Tuesday, November 10, 2009

New Mexico Approves Five Medical Marijuana Growers

New Mexico approves 5 medical marijuana producers (5:06 a.m.)

By Diana Washington Valdez / For the Sun-News
Posted: 11/10/2009 05:05:45 AM MST

The New Mexico Department of Health has approved five producers that can
produce and dispense medical marijuana for pre-approved patients,
officials said Monday.

The health department approved the first producer earlier this year,
which began dispensing cannabis in July, and recently approved four new
applicants. Twenty-one additional producer applications are pending.

Officials are keeping confidential the names and locations of the
licensed producers; they are known only to state regulators and patients
who use them.

"We are the first state to develop this kind of distribution system for
medical cannabis, and we will continue to proceed carefully with the
development of the program so we can meet the needs of our patients
while not creating an excess supply," Dr. Alfredo Vigil, the state's
health secretary, said in Santa Fe. "The medical cannabis program is for
people who cannot get relief from their suffering from any other means.
We are very proud of the program's success so far."

Efforts to get similar state legislation passed in Texas have been
unsuccessful so far. During the Texas 81st Legislature, state Rep.
Elliot Naishtat, D-Austin, introduced House Bill 164, which would permit
the use of marijuana for medical purposes in Texas.

The legislation was referred to the Public Health Committee in February,
but did not advance beyond the committee before the session adjourned in
June, according to the state's bill tracking service.

Retired DEA official Phil Jordan, a former director of the El Paso
Intelligence Center, said authorizing the use of medical marijuana is
bad public policy.

"The marijuana available today is much more potent than it was in the
past," Jordan said. "It is a known gateway drug to harder drugs. It
seems like we're throwing in the towel instead of trying to protect the
younger generation from the ill effects of marijuana.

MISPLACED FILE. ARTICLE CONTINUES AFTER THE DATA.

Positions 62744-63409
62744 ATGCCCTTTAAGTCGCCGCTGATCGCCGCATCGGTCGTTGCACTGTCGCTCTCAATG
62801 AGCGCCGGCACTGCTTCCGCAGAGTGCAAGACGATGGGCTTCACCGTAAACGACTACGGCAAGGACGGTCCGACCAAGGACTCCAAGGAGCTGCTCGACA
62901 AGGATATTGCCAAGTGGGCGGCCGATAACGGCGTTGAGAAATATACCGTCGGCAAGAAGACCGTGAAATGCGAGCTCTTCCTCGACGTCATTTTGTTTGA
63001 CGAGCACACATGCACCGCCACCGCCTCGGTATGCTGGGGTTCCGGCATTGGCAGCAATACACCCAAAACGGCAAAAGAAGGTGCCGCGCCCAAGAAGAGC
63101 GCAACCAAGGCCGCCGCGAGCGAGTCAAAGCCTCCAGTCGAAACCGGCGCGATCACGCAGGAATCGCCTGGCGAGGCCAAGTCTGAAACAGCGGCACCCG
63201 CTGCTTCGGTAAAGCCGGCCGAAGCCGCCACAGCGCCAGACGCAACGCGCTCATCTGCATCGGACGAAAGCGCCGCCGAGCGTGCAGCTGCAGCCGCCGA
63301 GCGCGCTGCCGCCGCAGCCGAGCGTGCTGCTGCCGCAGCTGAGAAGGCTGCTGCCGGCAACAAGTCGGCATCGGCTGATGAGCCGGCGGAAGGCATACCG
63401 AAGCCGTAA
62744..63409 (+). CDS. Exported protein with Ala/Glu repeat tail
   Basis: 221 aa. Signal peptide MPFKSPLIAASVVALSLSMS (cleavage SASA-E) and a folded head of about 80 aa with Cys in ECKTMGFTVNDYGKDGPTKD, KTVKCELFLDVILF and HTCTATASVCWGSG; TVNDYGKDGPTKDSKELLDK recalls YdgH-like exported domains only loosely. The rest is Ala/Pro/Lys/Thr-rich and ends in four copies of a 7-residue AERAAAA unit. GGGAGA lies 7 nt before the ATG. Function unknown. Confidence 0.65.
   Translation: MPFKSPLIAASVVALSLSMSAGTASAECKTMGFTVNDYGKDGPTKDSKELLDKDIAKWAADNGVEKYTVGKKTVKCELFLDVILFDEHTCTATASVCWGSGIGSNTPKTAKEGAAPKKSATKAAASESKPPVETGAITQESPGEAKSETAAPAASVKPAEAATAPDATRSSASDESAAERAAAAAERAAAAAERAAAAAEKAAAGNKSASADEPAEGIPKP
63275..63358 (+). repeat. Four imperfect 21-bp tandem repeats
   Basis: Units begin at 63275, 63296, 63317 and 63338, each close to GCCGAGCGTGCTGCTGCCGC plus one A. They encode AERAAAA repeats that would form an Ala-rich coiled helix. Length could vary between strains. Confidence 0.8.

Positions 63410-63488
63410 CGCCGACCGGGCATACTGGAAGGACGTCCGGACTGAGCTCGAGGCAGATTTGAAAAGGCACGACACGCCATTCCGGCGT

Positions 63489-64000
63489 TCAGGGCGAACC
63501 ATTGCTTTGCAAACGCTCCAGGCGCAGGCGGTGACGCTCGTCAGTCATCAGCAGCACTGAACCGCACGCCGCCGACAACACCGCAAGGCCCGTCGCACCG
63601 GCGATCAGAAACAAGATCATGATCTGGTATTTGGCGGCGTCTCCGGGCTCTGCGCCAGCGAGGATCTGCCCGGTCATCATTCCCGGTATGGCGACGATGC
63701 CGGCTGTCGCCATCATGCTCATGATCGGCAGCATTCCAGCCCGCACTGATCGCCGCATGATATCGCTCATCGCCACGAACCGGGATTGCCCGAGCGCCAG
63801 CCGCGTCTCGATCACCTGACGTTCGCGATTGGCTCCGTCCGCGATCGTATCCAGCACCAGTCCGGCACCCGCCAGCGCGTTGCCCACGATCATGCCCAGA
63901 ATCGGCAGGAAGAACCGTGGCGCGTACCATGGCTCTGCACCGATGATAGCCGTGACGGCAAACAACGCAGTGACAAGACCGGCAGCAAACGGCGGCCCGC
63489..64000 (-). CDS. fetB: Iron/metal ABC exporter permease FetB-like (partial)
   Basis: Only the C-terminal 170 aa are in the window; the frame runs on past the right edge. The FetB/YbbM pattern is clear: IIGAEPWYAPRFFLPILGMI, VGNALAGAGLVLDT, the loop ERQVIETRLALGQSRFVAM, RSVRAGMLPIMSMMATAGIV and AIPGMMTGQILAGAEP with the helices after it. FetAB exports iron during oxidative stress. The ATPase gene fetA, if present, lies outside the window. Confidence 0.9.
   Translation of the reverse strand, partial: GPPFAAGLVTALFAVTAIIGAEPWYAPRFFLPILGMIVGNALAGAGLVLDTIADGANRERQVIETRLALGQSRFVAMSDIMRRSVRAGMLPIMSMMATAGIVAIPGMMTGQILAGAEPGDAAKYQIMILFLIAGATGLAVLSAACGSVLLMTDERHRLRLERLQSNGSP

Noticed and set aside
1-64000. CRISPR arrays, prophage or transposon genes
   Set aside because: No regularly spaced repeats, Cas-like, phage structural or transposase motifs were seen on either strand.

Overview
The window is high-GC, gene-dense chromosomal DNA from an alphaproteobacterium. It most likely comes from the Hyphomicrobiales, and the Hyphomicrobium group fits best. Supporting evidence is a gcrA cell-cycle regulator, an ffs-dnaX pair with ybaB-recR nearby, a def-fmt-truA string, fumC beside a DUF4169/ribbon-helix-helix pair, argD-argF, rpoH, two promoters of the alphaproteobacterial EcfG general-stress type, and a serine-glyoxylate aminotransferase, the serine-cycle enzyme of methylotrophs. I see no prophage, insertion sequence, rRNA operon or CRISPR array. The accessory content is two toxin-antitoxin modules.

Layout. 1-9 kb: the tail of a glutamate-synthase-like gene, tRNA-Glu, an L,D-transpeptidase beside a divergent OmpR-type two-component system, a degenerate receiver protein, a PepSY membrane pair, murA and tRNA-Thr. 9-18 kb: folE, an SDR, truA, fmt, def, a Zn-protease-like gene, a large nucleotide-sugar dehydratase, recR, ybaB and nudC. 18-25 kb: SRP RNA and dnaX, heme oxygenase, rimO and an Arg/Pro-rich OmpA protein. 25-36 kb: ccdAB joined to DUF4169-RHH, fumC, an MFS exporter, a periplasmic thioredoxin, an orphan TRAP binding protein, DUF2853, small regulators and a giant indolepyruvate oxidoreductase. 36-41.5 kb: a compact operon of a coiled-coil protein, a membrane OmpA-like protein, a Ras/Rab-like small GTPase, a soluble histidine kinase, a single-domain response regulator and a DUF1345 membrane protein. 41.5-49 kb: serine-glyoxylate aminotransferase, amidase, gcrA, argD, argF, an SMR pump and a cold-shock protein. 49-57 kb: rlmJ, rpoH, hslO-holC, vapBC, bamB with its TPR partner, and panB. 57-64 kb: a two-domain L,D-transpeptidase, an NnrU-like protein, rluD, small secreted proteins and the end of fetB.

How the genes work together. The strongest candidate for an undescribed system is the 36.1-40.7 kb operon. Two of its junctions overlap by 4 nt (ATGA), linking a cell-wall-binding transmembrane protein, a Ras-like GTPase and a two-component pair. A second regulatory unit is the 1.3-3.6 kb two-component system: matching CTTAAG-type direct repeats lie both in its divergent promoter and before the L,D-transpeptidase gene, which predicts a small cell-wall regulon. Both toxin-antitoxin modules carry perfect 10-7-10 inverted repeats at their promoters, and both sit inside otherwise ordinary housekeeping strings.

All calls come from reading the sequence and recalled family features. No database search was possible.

"More to the point, I would not want to have surgery in New Mexico,
where a doctor or a medical assistant under the influence of pot might
operate on me."

Chris Minnick, spokesman for the department, said New Mexico's health
department is not getting involved in determining the quality of the
marijuana its licensed producers offer, or how producers obtain their
supplies, such as seeds and plants.

Patients who receive permission to obtain medical marijuana also can
apply for a license to produce their own cannabis, Minnick said.

The department has approved 809 patients since the program began in
2007; eight of them have since died.

Under the current rules, a nonprofit producer in New Mexico could supply
medical cannabis to as many as 100 patients. Producers are allowed to
have 95 mature plants and seedlings, and maintain an inventory of usable
medical cannabis for patients.

Patients are allowed to possess six ounces of medical cannabis.

For patients to qualify, a doctor must certify that they have one of the
15 conditions or ailments that are debilitating and cannot be helped by
standard treatments.

The qualifying conditions include: severe chronic pain, painful
peripheral neuropathy, intractable nausea/vomiting, severe
anorexia/cachexia, hepatitis C infection currently receiving antiviral
treatment, Crohn's disease, post-traumatic stress disorder, amyotrophic
lateral sclerosis (Lou Gehrig's disease), cancer, glaucoma, multiple
sclerosis, damage to the nervous tissue of the spinal cord with
intractable spasticity, epilepsy, HIV/AIDS, and hospice patients.

Diana Washington Valdez may be reached at dvaldez@ elpasotimes. com;

http://www.lcsun- news.com/ las_cruces- news/ci_13752065

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